Overview: In the event of litigation, an effective employee investigation can be extremely persuasive to fact finders like judges and juries. If the employer can show its investigation was prompt, thorough and impartial, it can reduce the employer's exposure. A proper investigation should demonstrate the employer's sincerity in addressing employee complaints, its wherewithal in fixing problems, and its objectivity in assessing the weight of evidence gathered from witnesses.
Employers should take prompt action in preparing for and during the course of investigations to ensure completeness and objectivity. It can accomplish these goals by quickly nominating the correct employee(s) to oversee various aspects of the investigation including interviewing key witnesses and making the final decision when the investigation is complete.
Trends: Employers often take measures to restrict employee activities during the course of investigations. In some cases, those restrictions are appropriate and relevant to the goal of the investigation. For example, if an employer directs employees not to discuss the details of an investigation, it may be justified in issuing such a restriction if it is important to maintain the confidentiality of the complaining witness(es).
However, employers may not issue unnecessary or overly broad restrictions that do not truly advance the goals of conducting the investigation. These types of restrictions undermine the objectivity of the investigation and may also run afoul of the National Labor Relations Act (NLRA) even if the employer does not have a unionized workforce.
Author: Michael Jacobson, JD, Legal Editor
When employers need to investigate claims of harassment, discrimination or other workplace misconduct, the process of conducting an effective internal investigation can be challenging. This step-by-step recitation of the important issues and pitfalls of internal investigations will guide employers through the process, removing the guesswork.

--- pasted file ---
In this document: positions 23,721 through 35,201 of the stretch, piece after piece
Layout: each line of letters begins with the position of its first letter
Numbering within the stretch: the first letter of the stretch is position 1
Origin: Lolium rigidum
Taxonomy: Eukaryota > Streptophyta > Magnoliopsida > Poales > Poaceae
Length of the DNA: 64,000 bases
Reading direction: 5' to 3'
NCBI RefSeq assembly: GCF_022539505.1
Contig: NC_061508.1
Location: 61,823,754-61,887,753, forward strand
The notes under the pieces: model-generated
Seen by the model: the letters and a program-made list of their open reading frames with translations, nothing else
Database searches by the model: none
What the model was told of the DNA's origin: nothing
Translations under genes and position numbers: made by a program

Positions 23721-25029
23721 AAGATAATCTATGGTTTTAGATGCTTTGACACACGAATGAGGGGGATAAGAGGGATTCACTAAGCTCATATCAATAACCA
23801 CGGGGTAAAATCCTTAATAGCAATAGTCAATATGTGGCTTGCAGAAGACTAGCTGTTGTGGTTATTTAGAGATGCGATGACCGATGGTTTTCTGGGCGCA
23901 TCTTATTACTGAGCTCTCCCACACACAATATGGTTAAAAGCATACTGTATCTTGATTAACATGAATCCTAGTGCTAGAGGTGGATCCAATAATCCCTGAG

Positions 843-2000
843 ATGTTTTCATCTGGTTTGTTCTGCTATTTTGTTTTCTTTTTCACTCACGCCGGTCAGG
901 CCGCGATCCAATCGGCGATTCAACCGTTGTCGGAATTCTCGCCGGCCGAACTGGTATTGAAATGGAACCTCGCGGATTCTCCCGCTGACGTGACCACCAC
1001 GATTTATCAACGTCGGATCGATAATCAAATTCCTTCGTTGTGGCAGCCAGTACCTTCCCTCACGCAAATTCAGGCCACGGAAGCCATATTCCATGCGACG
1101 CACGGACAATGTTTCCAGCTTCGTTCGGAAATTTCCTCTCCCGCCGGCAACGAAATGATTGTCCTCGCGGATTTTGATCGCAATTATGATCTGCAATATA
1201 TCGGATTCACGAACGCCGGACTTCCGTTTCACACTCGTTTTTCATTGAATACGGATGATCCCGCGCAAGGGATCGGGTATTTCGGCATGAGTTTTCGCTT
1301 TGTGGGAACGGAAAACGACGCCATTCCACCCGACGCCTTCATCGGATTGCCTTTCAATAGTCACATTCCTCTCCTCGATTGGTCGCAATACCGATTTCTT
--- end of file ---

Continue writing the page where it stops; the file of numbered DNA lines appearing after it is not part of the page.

Before disciplining employees, employers need to implement policies and procedures that enforce rules of conduct and communicate those policies to employees. This section reviews the discipline process, different discipline types, alternatives to discipline and special discipline situations, including attendance, theft, substance abuse and whistleblowers.
This checklist is designed to walk employers through the process of responding to a complaint or allegations before actually launching an internal investigation. Employers are obligated to take quick, effective and reasonable action in responding to workplace complaints, even before they conduct investigations or collect the results of investigations, in order to guard against liability and to protect employees from misconduct.
Internal investigations are crucial for employers in responding to allegations of workplace misconduct. This internal investigations policy document informs your employees as to the purpose of conducting investigations, what their rights and responsibilities are during investigations and how the employer will use the results it obtains in the course of investigating. Having an effective policy is the first step toward conducting an effective investigation.
Employers are required by law to conduct internal investigations when they learn of certain types of misconduct in the workplace, including sexual harassment, unsafe work practices or violations of federal, state or local laws. This section assists HR professionals in selecting the right investigator, interviewing witnesses, documenting the investigation and concluding the investigation.
In-depth review of the spectrum of California employment law requirements HR must follow with respect to workers' compensation.
In-depth review of the spectrum of New York employment law requirements HR must follow with respect to workers' compensation.
In-depth review of the spectrum of Florida employment law requirements HR must follow with respect to workers' compensation.
In-depth review of the spectrum of Illinois employment law requirements HR must follow with respect to workers' compensation.
In-depth review of the spectrum of Maine employment law requirements HR must follow with respect to workers' compensation.
HR guidance on the importance of conducting thorough and objective investigations as a tool to guard against and/or defeat litigation.